FDA-Approved Drug Could Combat Middle-Aged Memory Loss

Our brains seldom preserve single memories; instead, they aggregate memories together such that recalling one key experience prompts the remembering of others that are linked in time. However, as we become older, our brains lose the ability to connect memories together.

Researchers at the University of California, Los Angeles (UCLA) have found a critical chemical process that underpins memory linkage. They've also discovered a means to restore this brain function in middle-aged rats, as well as an FDA-approved medicine to do it.

The findings, which were published in the journal Nature today (May 25, 2022), reveal a novel strategy for improving human memory in middle age and a possible early intervention for dementia.

“Our memories are a huge part of who we are,” Alcino Silva, a distinguished professor of neuroscience and psychiatry at UCLA's David Geffen School of Medicine, noted. “The ability to link related experiences teaches how to stay safe and operate successfully in the world.” 

A quick reminder of Biology 101: cells are densely packed with receptors. A chemical must latch onto its corresponding receptor to get entry to a cell, which works like a doorknob.

The UCLA researchers focused on a gene called CCR5, which codes for the CCR5 receptor, which HIV uses to infect brain cells and cause memory loss in AIDS patients.

CCR5 expression was shown to impair memory recall in Silva's lab's previous research.

Silva and his colleagues uncovered a key mechanism that allows mice to connect memories from two distinct cages in the present study. The scientists were able to witness neurons activating and establishing new memories using a small microscope that provided a window into the animals' brains.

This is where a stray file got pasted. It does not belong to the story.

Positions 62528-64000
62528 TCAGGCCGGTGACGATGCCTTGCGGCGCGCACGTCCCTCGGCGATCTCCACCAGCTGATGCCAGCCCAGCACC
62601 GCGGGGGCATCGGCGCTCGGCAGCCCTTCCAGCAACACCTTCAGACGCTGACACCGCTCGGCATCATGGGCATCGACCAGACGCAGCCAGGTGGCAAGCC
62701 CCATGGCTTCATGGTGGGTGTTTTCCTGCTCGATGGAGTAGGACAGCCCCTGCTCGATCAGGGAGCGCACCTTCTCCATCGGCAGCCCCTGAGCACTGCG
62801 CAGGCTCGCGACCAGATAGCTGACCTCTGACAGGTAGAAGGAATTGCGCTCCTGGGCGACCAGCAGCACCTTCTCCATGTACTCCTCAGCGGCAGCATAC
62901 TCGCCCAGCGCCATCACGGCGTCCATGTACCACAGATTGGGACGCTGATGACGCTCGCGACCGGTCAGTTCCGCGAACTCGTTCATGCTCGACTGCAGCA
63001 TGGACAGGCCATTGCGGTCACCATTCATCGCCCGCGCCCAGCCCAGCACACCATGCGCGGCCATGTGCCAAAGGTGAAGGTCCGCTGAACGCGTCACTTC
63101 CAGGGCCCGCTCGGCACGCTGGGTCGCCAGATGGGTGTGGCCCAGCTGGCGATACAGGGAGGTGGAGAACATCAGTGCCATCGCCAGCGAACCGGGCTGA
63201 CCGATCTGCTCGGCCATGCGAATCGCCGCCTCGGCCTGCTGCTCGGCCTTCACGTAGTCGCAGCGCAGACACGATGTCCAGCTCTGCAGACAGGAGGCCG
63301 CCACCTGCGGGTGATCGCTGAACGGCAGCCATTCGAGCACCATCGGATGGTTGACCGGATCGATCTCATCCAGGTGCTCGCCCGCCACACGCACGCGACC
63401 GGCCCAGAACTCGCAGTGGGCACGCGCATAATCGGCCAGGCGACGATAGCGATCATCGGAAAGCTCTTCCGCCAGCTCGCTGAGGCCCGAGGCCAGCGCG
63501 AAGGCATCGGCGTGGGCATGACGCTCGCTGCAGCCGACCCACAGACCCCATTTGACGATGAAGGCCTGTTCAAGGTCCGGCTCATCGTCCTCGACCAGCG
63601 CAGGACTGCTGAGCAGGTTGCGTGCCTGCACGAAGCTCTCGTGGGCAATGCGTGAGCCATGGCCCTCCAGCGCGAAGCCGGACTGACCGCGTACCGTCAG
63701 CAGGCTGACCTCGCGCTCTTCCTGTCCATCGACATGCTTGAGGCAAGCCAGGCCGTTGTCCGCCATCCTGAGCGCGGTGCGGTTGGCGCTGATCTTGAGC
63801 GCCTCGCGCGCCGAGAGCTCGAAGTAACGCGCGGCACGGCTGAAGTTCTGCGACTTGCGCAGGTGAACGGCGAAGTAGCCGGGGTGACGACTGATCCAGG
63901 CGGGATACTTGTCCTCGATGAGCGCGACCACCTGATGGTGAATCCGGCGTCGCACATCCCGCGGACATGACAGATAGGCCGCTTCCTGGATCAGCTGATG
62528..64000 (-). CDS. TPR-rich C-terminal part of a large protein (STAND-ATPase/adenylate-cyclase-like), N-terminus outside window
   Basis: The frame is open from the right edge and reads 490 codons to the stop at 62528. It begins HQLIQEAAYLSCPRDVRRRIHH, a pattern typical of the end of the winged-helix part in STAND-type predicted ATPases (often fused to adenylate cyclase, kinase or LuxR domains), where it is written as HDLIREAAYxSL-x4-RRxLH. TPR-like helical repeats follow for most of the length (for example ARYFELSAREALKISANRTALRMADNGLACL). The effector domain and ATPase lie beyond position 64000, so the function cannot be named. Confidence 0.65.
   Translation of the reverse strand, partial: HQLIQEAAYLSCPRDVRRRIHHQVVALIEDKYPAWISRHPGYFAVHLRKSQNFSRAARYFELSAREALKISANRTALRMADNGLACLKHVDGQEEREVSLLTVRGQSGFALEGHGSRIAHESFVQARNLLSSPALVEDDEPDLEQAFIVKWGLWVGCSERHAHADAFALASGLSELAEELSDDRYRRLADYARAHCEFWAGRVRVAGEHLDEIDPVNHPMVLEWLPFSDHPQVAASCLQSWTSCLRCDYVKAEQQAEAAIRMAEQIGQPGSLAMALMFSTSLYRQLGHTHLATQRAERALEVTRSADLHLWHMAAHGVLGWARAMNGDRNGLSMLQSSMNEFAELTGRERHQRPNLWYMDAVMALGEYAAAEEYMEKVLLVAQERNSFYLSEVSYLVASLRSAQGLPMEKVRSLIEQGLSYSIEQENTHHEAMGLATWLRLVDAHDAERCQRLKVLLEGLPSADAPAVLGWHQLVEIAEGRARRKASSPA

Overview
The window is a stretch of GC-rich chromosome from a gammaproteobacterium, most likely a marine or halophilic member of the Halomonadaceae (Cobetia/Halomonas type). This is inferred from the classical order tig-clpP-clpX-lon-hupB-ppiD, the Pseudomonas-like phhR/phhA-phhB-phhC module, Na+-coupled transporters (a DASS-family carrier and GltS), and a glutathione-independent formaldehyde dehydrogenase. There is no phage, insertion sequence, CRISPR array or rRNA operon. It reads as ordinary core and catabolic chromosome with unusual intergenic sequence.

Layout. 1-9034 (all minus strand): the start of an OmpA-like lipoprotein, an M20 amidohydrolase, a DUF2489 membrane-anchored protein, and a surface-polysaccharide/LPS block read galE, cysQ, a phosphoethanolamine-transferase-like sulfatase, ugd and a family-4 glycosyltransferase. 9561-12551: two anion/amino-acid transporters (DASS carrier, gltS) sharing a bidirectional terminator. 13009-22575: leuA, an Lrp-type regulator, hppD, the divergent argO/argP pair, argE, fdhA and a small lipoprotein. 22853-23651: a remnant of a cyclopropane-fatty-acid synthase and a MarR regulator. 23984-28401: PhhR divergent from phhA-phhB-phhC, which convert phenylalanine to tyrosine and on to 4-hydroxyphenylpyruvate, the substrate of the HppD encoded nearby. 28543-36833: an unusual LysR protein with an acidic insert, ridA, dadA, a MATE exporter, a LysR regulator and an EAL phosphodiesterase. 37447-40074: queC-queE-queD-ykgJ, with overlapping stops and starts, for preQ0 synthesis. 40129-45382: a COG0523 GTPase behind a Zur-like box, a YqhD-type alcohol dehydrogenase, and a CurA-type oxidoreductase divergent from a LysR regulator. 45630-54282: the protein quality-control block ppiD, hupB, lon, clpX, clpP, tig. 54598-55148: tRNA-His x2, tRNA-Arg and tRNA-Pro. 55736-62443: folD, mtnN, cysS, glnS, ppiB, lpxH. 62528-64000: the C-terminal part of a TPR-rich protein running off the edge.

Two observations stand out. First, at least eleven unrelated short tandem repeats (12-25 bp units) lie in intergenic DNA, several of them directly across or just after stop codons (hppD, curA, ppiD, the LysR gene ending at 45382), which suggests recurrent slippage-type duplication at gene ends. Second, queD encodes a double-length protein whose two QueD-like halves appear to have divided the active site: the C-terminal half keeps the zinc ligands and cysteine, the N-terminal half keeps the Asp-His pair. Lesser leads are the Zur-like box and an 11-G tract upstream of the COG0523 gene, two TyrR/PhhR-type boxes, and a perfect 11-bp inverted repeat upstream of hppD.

Memory linking in middle-aged mice was disrupted by increasing CCR5 gene expression in the brains. The animals lost track of how the two cages were connected.

When the CCR5 gene was removed from the mice, they were able to connect memories in a way that normal mice couldn't.

Silva has previously researched maraviroc, a medicine that was licensed by the US Food and Drug Administration in 2007 for the treatment of HIV infection. Maraviroc also inhibited CCR5 in the brains of mice, according to his research. “When we gave maraviroc to older mice, the drug duplicated the effect of genetically deleting CCR5 from their DNA,” Silva, a UCLA Brain Research Institute member, explained. “The older animals were able to link memories again.”

Maraviroc might be used off-label to assist recover middle-aged memory loss and correct HIV-related cognitive deficiencies, according to the findings. 

“Our next step will be to organize a clinical trial to test maraviroc’s influence on early memory loss with the goal of early intervention,” Silva added. “Once we fully understand how memory declines, we possess the potential to slow down the process.” 

Which begs the question: why does the brain require a gene that prevents memories from being linked? “Life would be impossible if we remembered everything,” Silva stated. “We suspect that CCR5 enables the brain to connect meaningful experiences by filtering out less significant details.”
FDA-Approved Drug Could Combat Middle-Aged Memory Loss FDA-Approved Drug Could Combat Middle-Aged Memory Loss Reviewed by Lilit on May 30, 2022 Rating: 5
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